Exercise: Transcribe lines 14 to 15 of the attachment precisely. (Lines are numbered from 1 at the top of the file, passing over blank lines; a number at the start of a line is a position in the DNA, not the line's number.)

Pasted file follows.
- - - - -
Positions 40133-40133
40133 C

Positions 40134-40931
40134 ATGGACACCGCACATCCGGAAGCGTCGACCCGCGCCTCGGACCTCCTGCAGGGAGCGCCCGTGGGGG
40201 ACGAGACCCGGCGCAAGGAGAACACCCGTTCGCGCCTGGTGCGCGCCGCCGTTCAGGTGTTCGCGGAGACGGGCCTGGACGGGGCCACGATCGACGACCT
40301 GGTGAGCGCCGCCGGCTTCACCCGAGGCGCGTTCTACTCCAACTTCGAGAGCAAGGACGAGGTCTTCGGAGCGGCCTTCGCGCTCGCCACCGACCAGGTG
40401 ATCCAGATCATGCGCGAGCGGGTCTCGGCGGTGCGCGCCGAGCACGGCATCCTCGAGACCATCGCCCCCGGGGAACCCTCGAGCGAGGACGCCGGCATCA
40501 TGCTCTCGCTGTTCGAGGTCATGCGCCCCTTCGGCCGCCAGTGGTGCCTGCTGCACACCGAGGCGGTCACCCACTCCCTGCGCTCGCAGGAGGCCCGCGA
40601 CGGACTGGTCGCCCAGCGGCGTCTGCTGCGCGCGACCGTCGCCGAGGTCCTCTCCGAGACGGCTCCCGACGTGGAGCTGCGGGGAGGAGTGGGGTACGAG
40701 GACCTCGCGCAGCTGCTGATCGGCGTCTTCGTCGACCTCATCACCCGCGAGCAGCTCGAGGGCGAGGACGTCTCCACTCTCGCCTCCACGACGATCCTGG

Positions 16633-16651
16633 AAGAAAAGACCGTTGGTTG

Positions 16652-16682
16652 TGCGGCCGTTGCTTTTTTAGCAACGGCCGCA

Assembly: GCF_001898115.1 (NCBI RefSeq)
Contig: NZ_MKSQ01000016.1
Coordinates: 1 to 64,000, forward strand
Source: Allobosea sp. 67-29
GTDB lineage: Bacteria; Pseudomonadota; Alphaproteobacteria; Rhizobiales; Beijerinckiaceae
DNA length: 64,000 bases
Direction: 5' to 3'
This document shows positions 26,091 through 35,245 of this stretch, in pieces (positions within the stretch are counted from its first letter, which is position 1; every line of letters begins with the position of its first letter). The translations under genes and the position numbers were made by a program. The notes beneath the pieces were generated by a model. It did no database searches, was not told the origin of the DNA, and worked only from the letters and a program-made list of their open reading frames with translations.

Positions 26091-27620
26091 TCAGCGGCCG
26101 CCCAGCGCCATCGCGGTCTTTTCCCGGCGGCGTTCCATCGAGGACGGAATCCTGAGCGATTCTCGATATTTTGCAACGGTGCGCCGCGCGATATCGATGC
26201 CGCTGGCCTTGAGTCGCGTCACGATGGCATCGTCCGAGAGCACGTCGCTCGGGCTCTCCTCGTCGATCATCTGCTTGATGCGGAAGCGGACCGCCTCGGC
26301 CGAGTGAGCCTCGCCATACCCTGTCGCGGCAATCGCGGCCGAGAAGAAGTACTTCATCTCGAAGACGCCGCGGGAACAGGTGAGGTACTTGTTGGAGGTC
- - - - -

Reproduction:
16652 TGCGGCCGTTGCTTTTTTAGCAACGGCCGCA

Assembly: GCF_001898115.1 (NCBI RefSeq)